The Taoiseach referred to Mr Trump's "Make America Great Again" slogan and said that while the U.S. had military might and a booming economy, they shouldn't lose sight of what makes America great already - its people and its values.
Honored to welcome the Taoiseach of Ireland Leo Varadkar to the Vice President's residence for breakfast this morning to begin St. Patrick's Day weekend.
He was surprised how badly the Brexit talks had gone, adding: "I gave the prime minister [Mrs May] my ideas on how to negotiate. she didn't listen to that and that's fine".
"We have a different opinion", he said, referring to the president. "I regret that Brexit's happening and the United Kingdom was a really important part of the European Union". "There is every expectation in Washington that a U.S. -U.K. trade deal could be in place by the end of 2019 if Brexit goes forward this month and Britain successfully leaves the Customs Union".
Parliament will vote later Thursday on whether to extend the March 29 deadline for a deal.
Until the 1998 Good Friday agreement, violence in the previous three decades in Northern Ireland killed more than 3,500 people. MPs are set to vote on Thursday evening on whether to request a delay until at least June.
"I think that the relationship between Ireland and the USA is long-lasting - it's strong", Varadkar told The Washington Post in an interview on Wednesday. "I think it could have been negotiated in a different manner".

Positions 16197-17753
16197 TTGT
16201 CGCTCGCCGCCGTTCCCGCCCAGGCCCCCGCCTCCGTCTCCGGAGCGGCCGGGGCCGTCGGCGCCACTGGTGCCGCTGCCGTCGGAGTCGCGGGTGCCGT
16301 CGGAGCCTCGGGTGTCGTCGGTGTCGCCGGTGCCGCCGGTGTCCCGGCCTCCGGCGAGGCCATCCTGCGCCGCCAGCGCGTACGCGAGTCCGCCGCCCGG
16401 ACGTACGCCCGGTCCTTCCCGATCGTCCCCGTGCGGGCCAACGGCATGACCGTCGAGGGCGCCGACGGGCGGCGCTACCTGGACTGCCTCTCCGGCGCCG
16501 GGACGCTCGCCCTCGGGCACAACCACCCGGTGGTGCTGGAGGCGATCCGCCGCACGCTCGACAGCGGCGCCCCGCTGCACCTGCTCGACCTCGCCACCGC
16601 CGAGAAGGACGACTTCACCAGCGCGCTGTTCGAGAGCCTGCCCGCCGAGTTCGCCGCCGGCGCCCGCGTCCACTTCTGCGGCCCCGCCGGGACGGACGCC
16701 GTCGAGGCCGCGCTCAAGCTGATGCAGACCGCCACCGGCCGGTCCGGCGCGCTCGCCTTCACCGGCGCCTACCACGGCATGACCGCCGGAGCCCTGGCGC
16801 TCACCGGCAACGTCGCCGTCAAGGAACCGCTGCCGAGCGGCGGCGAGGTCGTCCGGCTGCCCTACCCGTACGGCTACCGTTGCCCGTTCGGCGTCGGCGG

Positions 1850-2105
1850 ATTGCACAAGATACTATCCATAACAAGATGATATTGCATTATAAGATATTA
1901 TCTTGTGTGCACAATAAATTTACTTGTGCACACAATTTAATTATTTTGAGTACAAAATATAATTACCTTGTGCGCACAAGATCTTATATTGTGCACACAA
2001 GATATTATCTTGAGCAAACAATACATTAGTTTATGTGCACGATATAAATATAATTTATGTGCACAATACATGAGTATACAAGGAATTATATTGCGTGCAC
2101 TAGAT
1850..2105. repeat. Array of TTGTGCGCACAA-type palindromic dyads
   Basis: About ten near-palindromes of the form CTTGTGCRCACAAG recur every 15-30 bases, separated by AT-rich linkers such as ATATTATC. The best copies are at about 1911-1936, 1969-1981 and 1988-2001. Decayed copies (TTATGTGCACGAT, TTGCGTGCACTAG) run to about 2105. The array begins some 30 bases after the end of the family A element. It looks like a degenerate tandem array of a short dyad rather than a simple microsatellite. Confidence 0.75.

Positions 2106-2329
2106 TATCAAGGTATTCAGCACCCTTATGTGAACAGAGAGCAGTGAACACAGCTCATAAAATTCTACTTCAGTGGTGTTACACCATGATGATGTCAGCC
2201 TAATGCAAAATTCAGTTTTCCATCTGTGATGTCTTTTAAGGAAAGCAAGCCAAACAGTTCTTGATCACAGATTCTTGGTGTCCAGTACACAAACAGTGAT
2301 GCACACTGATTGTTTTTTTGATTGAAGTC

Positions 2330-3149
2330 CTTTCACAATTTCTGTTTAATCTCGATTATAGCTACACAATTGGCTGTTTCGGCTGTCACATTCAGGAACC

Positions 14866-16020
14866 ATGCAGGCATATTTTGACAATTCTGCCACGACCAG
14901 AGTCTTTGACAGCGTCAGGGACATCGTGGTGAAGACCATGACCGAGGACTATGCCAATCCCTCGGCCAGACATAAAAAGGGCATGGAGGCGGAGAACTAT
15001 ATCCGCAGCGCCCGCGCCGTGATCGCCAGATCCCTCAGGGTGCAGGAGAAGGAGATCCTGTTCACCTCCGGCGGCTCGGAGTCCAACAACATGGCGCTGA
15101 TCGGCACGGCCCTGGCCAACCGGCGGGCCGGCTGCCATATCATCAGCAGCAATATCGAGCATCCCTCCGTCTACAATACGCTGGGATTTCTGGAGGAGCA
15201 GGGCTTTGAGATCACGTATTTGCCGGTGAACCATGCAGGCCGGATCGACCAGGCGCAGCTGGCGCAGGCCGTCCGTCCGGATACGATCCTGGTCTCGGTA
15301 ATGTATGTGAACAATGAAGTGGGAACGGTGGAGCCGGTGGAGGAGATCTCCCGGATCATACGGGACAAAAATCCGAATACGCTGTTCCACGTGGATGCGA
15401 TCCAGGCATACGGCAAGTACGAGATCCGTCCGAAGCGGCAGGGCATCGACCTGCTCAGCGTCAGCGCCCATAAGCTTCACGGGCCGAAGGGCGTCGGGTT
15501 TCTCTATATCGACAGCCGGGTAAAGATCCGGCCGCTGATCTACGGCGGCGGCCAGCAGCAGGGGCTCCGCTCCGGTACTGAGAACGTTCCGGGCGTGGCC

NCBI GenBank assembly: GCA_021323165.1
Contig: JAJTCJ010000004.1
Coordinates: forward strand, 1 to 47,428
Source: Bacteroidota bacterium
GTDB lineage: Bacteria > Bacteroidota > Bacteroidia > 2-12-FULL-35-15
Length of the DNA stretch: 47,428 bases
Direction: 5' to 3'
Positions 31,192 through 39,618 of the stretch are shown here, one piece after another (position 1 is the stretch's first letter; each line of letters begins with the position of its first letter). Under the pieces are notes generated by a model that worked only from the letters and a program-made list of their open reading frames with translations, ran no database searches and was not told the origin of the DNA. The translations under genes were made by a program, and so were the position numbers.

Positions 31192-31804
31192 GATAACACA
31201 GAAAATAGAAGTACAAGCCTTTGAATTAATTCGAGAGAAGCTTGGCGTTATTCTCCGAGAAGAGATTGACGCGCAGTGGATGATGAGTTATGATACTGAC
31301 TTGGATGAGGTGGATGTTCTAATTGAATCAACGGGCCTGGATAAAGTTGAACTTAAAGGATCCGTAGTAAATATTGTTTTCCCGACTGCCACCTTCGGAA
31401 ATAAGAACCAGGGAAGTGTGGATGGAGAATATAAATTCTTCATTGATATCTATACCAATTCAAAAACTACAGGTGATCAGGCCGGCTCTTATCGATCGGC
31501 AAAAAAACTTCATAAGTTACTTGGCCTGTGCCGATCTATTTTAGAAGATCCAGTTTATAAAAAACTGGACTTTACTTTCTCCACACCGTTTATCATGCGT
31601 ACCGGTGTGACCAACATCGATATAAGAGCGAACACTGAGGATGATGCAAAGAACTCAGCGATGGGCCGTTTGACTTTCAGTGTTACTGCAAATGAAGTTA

"I hate to see it being, everything being ripped apart right now".
Nile Gardiner, a former aide to British prime minister Margaret Thatcher and director of the Margaret Thatcher Center for Freedom at the Heritage Foundation, said Trump "has been very clear in his view that Brexit is great for America and for Britain".
The Irish leader aims to use the meeting to reaffirm the historical ties between Ireland and the United States.
"The Irish government has played a very adversarial role", Gardiner said.
Pence glossed over the Brexit disagreement as he welcomed Varadkar for the breakfast, and grew nostalgic as he recounted his grandfather's emigration from Ireland and his own affection for the country.
The Washington Post reports that Varadkar is among the few openly gay world leaders, joining Luxembourg's Xavier Bettel and Serbia's Ana Brnabic.
Brexit won't spoil the relationship, even given Trump's history of turning on leaders who cross him, said Marquette University historian Timothy G. McMahon, president of the American Conference for Irish Studies.
Today the Taoiseach will leave Washington and travel to Chicago to meet emigrant support groups. "Friendly disagreements happen in diplomacy all the time". He said: "If they don't talk to us, we're going to do something pretty severe economically. Everything does", he said.